When a judgment is filed against you, it means a creditor turned over an outstanding debt to a collection agency, who turned the matter over to a lawyer, who filed a lawsuit against you, explains Shaev & Fleischman LLP. The judgment is then placed on public record and becomes visible on credit reports. There is a period time, between 20 and 30 days, where you may file an answer to the judgment, states Bankruptcy Law Network.
When filing an answer to the judgment, you may negotiate a consent judgment, where you and the credit agency agree on payment terms, or you may decide to file and take the case to trial, notes Bankruptcy Law Network. If no answer is filed, the judge may issue a default judgment. Once a creditor obtains a judgment, it acquires more rights. For example, the creditor may now garnish your bank account or wages. The rights afforded to a creditor vary by state.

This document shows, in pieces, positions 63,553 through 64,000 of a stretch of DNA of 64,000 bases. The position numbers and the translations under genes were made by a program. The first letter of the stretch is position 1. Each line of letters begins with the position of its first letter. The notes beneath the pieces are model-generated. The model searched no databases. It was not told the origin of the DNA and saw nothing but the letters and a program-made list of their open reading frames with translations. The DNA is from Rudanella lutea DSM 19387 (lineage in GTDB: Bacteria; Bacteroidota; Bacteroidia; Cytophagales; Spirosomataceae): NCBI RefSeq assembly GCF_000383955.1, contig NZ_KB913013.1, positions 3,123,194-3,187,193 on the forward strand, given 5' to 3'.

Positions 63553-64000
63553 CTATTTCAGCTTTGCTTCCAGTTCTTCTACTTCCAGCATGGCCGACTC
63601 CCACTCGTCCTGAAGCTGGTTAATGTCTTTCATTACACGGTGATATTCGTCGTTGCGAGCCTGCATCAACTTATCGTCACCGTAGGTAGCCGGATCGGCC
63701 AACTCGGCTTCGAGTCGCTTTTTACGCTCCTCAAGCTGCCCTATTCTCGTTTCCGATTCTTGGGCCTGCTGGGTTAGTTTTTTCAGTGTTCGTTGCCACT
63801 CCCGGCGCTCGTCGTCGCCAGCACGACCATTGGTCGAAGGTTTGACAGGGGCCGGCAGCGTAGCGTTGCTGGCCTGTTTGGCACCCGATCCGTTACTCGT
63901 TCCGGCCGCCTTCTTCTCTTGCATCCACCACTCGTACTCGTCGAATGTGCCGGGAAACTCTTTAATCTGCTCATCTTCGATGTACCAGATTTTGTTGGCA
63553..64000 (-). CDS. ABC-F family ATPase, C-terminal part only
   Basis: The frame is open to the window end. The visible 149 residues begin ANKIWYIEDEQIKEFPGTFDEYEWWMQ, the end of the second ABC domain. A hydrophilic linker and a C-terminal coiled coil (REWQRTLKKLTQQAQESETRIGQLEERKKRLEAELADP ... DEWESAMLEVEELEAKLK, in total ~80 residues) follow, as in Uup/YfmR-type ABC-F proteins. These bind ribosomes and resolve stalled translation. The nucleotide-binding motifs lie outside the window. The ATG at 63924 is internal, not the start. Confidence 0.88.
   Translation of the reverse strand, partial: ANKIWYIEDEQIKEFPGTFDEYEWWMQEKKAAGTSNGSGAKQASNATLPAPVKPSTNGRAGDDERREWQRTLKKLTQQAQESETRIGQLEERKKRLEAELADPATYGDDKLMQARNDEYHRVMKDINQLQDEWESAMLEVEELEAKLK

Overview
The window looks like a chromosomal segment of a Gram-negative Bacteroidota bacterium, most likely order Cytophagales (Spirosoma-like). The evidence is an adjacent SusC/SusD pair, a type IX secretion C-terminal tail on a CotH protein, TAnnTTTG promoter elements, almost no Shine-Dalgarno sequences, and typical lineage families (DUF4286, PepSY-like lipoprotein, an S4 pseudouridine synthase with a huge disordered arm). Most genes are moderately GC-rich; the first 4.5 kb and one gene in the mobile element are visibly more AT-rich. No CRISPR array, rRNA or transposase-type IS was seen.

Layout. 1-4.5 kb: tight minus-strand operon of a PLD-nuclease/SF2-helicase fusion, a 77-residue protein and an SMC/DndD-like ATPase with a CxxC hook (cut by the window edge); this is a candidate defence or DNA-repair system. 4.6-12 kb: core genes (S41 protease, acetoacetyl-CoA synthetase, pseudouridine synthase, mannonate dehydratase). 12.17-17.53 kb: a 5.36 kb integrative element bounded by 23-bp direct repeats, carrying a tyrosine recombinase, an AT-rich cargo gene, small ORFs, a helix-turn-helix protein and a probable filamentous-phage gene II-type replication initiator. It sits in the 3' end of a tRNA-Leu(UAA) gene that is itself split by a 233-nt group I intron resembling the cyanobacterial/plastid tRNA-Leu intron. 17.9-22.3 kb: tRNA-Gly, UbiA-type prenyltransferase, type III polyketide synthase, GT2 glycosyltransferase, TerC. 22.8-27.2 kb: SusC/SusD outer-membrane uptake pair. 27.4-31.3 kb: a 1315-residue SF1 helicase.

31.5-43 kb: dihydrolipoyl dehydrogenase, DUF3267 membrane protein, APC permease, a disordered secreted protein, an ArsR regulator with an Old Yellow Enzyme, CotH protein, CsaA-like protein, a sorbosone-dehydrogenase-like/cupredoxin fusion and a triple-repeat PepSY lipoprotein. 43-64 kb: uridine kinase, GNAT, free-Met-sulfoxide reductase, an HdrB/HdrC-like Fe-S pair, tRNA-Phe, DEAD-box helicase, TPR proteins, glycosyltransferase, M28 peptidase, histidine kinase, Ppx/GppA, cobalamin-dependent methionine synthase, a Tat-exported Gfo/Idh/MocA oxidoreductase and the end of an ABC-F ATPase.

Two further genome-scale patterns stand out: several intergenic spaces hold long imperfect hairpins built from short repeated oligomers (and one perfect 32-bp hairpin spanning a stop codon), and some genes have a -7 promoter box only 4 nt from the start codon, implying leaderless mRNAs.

After a judgment, a creditor may also freeze your bank accounts, seize your assets, suspend your driver's license if the judgment is for a vehicle accident, and place a lien on any land, buildings or residence you own, explains Shaev & Fleischman LLP. It is possible to resolve the judgment by paying off the debt, settling the judgment or by filing for bankruptcy, according to Credit.com.